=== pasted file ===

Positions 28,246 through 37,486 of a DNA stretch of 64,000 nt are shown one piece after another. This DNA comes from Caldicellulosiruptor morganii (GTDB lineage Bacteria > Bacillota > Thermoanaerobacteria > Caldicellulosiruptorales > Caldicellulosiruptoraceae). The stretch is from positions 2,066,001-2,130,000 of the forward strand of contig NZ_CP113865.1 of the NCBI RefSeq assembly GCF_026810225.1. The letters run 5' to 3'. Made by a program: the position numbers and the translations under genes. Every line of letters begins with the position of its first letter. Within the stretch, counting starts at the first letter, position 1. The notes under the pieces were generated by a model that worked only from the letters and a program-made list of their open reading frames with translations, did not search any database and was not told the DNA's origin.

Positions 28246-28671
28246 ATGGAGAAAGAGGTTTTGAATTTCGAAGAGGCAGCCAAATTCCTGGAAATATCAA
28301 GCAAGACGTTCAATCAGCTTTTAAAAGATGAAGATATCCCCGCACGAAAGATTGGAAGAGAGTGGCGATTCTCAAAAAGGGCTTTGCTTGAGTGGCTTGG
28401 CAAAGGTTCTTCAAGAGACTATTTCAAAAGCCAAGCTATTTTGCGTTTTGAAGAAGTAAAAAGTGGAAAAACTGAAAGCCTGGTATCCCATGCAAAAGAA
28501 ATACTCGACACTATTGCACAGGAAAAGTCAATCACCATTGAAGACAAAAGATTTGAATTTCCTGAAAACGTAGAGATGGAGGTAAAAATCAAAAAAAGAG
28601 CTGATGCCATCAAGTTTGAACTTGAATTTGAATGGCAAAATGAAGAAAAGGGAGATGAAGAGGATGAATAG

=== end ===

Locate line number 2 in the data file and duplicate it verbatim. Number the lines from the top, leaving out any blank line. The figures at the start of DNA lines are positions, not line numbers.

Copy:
Positions 28246-28671